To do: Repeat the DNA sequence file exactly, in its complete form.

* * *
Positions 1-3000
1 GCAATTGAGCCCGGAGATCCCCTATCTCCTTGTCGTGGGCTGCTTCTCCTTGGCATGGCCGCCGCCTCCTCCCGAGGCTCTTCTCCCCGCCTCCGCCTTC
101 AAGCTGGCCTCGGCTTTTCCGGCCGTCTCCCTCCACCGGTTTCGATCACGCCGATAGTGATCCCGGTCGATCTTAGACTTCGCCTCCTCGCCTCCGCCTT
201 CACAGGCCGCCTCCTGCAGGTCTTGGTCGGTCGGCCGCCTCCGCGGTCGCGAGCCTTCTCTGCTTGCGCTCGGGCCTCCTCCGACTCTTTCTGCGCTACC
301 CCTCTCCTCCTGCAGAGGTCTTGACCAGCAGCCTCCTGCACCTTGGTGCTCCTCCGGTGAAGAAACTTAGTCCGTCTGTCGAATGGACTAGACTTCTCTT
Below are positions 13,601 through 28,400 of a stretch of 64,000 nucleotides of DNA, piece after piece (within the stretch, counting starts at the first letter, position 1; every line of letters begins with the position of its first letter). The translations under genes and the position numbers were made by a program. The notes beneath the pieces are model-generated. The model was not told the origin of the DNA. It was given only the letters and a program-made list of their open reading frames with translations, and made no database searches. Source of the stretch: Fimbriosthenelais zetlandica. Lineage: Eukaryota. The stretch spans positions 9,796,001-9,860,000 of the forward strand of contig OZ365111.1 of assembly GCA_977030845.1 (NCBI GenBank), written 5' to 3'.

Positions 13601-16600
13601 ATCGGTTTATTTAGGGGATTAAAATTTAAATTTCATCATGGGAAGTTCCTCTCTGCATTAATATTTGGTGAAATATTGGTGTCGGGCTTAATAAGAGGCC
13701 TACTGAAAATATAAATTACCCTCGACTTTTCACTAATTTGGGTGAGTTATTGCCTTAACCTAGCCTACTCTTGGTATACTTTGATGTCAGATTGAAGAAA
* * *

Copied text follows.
Positions 1-3000
1 GCAATTGAGCCCGGAGATCCCCTATCTCCTTGTCGTGGGCTGCTTCTCCTTGGCATGGCCGCCGCCTCCTCCCGAGGCTCTTCTCCCCGCCTCCGCCTTC
101 AAGCTGGCCTCGGCTTTTCCGGCCGTCTCCCTCCACCGGTTTCGATCACGCCGATAGTGATCCCGGTCGATCTTAGACTTCGCCTCCTCGCCTCCGCCTT
201 CACAGGCCGCCTCCTGCAGGTCTTGGTCGGTCGGCCGCCTCCGCGGTCGCGAGCCTTCTCTGCTTGCGCTCGGGCCTCCTCCGACTCTTTCTGCGCTACC
301 CCTCTCCTCCTGCAGAGGTCTTGACCAGCAGCCTCCTGCACCTTGGTGCTCCTCCGGTGAAGAAACTTAGTCCGTCTGTCGAATGGACTAGACTTCTCTT
Below are positions 13,601 through 28,400 of a stretch of 64,000 nucleotides of DNA, piece after piece (within the stretch, counting starts at the first letter, position 1; every line of letters begins with the position of its first letter). The translations under genes and the position numbers were made by a program. The notes beneath the pieces are model-generated. The model was not told the origin of the DNA. It was given only the letters and a program-made list of their open reading frames with translations, and made no database searches. Source of the stretch: Fimbriosthenelais zetlandica. Lineage: Eukaryota. The stretch spans positions 9,796,001-9,860,000 of the forward strand of contig OZ365111.1 of assembly GCA_977030845.1 (NCBI GenBank), written 5' to 3'.

Positions 13601-16600
13601 ATCGGTTTATTTAGGGGATTAAAATTTAAATTTCATCATGGGAAGTTCCTCTCTGCATTAATATTTGGTGAAATATTGGTGTCGGGCTTAATAAGAGGCC
13701 TACTGAAAATATAAATTACCCTCGACTTTTCACTAATTTGGGTGAGTTATTGCCTTAACCTAGCCTACTCTTGGTATACTTTGATGTCAGATTGAAGAAA